When High Tech High School senior Kristin Currie heard that the school was starting to offer kayak and fly-fishing lessons to the students, she immediately thought it was a joke.
“I was really confused, because here in Hudson County, you don’t naturally expect kayaking and fishing in school,” Currie said. “I didn’t think it could be real.”
“Most of the people thought it was a big joke,” said sophomore Sameer Chauham. “I don’t know if anyone wanted to join in the beginning.”
But it was no joke. High Tech Principal Karol Brancato saw an advertisement that the American Sport Fishing Association was offering grants to high schools throughout the country, providing that the school instructed the students how to properly kayak and fly fish.
So Brancato applied for the grant and lo and behold, the North Bergen high school, part of the Hudson County Schools of Technology, received the grant for nearly $5,000 in order to purchase two regular kayaks, about seven inflatable boats of the one and two-passenger variety, and several fishing rods.
Taking the bait
The students learn how to kayak in their physical education classes with teachers Dorothy Gilmartin and James Comprelli and learn fly fishing from teacher Peter Feeney, who is a science teacher and avid fisherman.
In order to teach the fishing class, Feeney had to attend a week-long seminar last summer in Travers City, Mich. sponsored by the American Sport Fishing Association.
The students learn the intricacies of kayaking, like how to paddle properly, how to stop and turn, how to keep afloat, in the school’s pool facility, which used to be part of the old APA Trucking recreation center.
“They’ve been in the pool training since November to get ready for the spring,” Gilmartin said. “Then, in the spring, we’re going to go out with the science department and do several things, like fish tagging and water monitoring, checking for chemicals in the Hackensack River”.
Added Gilmartin, “We’re trying to offer inner-city kids a chance they would never get to have.”
The students have also received a fly fishing lecture from Bill Sheehan, the Hackensack Riverkeeper.
The response from the students has been tremendous.
“We’ve had about 50 kids sign up and come for lessons so far,” Gilmartin said. “The kids absolutely love it. They’re having a ball. The reason why we’re practicing in the pool now is all about safety. They have to learn to paddle, learn how to reverse, to stop and turn.”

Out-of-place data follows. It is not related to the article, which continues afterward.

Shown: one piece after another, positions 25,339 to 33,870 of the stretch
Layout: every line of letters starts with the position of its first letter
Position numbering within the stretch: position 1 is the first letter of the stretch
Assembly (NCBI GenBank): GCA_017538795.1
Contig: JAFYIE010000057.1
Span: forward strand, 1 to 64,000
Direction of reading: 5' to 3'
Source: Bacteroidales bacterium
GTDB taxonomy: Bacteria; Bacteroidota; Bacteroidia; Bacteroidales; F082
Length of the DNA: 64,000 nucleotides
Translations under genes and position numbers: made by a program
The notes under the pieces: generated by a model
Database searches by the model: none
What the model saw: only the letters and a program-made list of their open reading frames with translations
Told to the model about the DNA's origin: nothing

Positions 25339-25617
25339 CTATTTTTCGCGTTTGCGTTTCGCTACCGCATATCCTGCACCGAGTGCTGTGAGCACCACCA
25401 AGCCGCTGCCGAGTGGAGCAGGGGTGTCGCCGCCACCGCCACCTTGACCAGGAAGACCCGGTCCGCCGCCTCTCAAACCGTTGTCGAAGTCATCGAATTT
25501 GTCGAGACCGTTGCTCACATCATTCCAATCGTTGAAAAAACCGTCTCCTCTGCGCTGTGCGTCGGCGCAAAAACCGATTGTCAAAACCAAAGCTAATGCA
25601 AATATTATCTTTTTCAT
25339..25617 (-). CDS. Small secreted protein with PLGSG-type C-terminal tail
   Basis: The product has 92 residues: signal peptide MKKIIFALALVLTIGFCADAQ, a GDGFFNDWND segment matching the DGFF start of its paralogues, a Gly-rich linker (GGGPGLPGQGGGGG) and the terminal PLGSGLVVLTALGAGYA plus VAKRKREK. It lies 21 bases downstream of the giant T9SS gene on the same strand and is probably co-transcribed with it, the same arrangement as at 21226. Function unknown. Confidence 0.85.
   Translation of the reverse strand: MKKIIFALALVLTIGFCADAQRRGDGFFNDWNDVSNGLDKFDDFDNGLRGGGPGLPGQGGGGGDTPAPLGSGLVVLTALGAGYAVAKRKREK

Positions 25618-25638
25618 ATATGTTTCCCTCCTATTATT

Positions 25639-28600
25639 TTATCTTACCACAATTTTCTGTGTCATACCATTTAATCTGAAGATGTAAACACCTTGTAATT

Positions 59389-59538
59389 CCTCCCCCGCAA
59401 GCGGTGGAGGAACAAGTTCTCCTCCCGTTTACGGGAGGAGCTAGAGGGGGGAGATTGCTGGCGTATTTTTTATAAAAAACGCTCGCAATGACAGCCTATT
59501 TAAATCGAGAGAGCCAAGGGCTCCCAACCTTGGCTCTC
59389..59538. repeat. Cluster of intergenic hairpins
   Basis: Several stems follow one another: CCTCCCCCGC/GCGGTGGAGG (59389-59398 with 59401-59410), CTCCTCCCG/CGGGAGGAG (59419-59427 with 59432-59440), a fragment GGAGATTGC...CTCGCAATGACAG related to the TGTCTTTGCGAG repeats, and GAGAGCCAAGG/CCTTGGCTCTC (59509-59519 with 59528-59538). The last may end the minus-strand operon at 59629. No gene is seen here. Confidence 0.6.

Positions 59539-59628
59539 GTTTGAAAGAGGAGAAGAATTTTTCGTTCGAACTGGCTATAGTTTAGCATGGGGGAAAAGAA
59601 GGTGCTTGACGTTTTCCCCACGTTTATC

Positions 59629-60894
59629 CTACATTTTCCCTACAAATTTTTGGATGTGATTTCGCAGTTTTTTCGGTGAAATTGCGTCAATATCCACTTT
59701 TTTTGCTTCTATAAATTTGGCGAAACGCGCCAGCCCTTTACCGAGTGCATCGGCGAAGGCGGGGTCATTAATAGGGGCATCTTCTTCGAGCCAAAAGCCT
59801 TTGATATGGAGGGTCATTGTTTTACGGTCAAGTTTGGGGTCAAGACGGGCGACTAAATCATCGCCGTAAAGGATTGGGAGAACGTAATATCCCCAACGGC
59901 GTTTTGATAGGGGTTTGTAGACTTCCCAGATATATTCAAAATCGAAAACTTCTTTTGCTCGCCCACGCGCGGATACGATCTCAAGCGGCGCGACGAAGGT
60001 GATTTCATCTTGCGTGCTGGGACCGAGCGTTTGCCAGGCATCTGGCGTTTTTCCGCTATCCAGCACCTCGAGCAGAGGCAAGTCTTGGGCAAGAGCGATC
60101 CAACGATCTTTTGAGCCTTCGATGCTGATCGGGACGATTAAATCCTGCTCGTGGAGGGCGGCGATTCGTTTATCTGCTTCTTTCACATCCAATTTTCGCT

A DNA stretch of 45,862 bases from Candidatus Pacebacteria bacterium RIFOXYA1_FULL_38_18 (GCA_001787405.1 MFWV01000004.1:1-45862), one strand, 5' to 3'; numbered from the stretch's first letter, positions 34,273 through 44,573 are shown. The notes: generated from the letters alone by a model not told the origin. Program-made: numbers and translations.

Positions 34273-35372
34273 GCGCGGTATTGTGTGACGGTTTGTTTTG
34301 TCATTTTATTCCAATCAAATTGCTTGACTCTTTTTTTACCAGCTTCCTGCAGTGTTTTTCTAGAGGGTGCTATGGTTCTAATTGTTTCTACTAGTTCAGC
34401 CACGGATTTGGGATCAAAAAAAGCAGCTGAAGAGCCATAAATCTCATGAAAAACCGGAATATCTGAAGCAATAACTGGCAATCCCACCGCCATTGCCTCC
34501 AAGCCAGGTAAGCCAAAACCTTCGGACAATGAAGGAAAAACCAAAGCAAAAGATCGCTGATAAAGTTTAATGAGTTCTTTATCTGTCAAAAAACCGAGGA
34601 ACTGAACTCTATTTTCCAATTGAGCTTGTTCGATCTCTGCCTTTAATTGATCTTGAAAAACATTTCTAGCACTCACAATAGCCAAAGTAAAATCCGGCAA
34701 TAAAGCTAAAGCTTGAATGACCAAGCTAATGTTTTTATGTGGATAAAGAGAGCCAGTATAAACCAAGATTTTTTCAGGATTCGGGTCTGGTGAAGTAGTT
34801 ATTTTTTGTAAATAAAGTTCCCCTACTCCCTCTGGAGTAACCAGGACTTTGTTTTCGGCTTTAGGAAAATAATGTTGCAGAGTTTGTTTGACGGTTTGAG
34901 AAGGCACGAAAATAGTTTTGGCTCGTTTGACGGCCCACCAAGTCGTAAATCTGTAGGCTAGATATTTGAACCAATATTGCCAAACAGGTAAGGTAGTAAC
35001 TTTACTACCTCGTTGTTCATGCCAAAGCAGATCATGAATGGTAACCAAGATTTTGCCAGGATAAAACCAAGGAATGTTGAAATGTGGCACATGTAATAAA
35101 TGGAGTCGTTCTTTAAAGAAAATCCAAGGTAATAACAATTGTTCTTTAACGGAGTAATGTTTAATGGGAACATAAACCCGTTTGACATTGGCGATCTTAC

Gilmartin said she received her kayak training while vacationing in Maine last summer.
“I think I hit every single boat in the harbor while I was out there,” Gilmartin laughed. “I’m good at it.”
Currie said that getting in the kayak for the first time was a little harrowing.
“It was kind of terrifying, because we all kept flying into each other and turning the boats over,” Currie said. “But we’re all getting pretty good at it now. We have a lot of experience and it’s going to be really exciting to get out on the river.”
However, the fishing aspect can wait.
“I’m kind of afraid of touching the fish,” Currie said. “It seems a little mean to me.”
But actually, the fish-tagging project will help the fish and help other fishermen realize that they cannot keep the fish taken from the Hackensack River.
Chauhan had a little bit of experience in both kayaking and fishing, having learned both in middle school in Jersey City.
“I picked it back up pretty easily,” Chauhan said. “At first, no one wanted to join, but when everyone saw how we were having fun and that we were actually learning, they wanted to join as well.”
Chauhan’s parents are natives of India, so when he told his parents what he was doing in school, they were somewhat astonished.
“They were amazed, but they encouraged me,” Chauhan said. “Instead of sticking to tradition, I’m going out of the ordinary and learning new things.” Jim Hague can be reached via e-mail at either OGSMAR@aol.com or email@example.com